Mark and Amy Lehenbauer run a diversified farm on their family’s land in Palmyra, Missouri. The Lehenbauer’s pride themselves in maintaining their diversification strategy, while raising their three children on the farm with values close to their hearts.
Mark, a fourth generation farmer, focuses on the crop side of the family’s operation. Sustainability and a continuous effort to leave the land in better shape for the next generation drive their crop rotation strategy.
“I think it’s important to keep that generational role,” said Mark Lehenbauer. “One of the things that is extremely important to me is sustainability. My grandpa used to teach me the importance of erosion control, even 20-30 years ago when he was still around. It’s our responsibility to leave the ground in as good of shape or better shape than what we currently have it today.”
Amy, a third generation farmer, runs the cattle side of Lehenbauer Farms. Allowing her children to be actively involved in the farm from a young age is an important part of their farm values.
“It’s really neat to see them find their niche and where they fit in on the farm,” said Amy Lehenbauer. “In particular, our son is really interested in the machinery side and the row crop operation, where my girls are more interested in the cattle operation.”
Their values are evident throughout each part of the diversified operation. As they continue to move forward with multiple generations on the farm, they focus on innovation, profitability and sustainability when looking for new opportunities. But at the end of the day, the goal is to produce a quality product for their consumers.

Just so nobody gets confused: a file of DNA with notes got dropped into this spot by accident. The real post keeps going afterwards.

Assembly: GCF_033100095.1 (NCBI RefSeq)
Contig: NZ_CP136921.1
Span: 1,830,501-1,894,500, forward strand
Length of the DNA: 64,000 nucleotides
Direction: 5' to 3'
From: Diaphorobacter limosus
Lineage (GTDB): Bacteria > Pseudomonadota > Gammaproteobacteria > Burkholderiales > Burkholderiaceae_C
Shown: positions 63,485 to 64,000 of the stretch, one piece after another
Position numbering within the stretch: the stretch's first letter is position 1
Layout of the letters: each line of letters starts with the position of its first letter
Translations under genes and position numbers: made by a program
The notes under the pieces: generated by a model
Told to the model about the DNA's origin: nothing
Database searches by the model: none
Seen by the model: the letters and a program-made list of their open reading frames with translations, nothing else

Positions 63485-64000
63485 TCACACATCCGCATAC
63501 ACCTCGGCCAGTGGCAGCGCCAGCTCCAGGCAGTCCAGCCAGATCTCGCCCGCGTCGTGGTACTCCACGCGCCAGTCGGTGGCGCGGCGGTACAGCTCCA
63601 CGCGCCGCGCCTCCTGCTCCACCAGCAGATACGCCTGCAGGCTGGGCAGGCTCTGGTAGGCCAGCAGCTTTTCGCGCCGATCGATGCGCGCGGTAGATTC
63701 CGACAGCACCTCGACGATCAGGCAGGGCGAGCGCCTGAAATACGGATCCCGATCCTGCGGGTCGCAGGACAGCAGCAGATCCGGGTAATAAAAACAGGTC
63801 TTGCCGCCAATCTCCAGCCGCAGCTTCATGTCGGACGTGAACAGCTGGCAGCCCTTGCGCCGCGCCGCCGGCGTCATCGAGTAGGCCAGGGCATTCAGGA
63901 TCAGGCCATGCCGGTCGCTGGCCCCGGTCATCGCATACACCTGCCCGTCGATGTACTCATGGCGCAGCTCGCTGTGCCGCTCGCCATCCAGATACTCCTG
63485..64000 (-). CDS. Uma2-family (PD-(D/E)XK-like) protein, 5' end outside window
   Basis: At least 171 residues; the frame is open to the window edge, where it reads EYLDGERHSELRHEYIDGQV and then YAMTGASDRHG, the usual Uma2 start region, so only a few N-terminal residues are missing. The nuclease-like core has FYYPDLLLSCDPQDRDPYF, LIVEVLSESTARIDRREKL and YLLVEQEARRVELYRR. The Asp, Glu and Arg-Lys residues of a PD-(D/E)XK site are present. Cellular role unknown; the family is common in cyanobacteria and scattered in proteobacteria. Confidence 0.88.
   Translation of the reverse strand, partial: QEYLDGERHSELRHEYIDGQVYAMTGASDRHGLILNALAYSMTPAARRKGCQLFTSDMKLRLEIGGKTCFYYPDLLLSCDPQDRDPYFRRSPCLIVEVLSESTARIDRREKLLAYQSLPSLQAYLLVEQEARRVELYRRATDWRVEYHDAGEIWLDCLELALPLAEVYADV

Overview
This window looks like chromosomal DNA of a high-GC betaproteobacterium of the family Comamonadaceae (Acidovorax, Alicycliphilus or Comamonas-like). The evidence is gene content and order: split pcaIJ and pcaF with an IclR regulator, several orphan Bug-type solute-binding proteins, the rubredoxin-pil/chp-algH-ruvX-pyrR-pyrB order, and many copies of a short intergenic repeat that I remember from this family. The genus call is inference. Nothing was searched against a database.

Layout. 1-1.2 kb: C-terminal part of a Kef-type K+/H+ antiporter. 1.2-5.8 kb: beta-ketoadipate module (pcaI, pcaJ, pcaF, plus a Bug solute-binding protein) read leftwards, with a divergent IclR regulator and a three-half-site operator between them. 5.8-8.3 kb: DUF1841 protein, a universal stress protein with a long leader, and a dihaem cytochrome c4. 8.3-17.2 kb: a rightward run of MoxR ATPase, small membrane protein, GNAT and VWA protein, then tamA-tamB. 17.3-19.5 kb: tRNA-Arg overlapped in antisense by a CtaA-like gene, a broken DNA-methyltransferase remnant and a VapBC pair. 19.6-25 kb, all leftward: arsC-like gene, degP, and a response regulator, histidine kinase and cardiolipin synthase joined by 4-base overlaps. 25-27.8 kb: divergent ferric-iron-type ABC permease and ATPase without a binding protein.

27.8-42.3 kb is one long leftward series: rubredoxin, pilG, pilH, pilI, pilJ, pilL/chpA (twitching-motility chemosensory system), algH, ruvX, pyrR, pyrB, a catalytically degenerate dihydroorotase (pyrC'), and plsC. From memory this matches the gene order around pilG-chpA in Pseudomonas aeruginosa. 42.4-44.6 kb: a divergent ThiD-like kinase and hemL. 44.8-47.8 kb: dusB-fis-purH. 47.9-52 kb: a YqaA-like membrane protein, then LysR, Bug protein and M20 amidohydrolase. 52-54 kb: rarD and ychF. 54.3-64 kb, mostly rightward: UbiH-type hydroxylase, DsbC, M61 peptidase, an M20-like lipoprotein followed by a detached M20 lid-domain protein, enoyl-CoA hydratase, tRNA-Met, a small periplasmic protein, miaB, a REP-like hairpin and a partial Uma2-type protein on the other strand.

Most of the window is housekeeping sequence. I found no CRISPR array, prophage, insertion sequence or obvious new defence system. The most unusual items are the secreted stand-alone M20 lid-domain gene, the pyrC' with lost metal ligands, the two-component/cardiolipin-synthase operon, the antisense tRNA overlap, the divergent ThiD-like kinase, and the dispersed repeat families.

“As a mom, I’m keeping in mind that ultimately what we’re doing is producing a product for the consumer,” said Amy Lehenbauer. “We want it to be the best quality that we can.”
While they tend to struggle with some soil types found in northeast Missouri, Mark has found that focusing on soybeans in their crop rotation strategy is key. Their farm location lends itself nicely to soybean production with close proximity to multiple soybean crush facilities, as well as the Mississippi River for export. From a geographic standpoint, planting soybeans just makes sense.
Their farming philosophy focuses on more than just their farm, but agriculture throughout the state and across the nation. Mark and Amy are committed to sharing their philosophy and giving back beyond their farm gate. Among many of their outreach commitments, Mark leads the Missouri Soybean Merchandising Council’s education committee, and Amy represents her fellow farmers on the U.S. Meat Export Federation Board on behalf of the Missouri Soybean Association.
“It’s a lifestyle; it’s a value system,” said Amy. “It’s raising our families on the farm with the values of hard work, responsibility and honesty that we all value and all want for our children and the next generation.”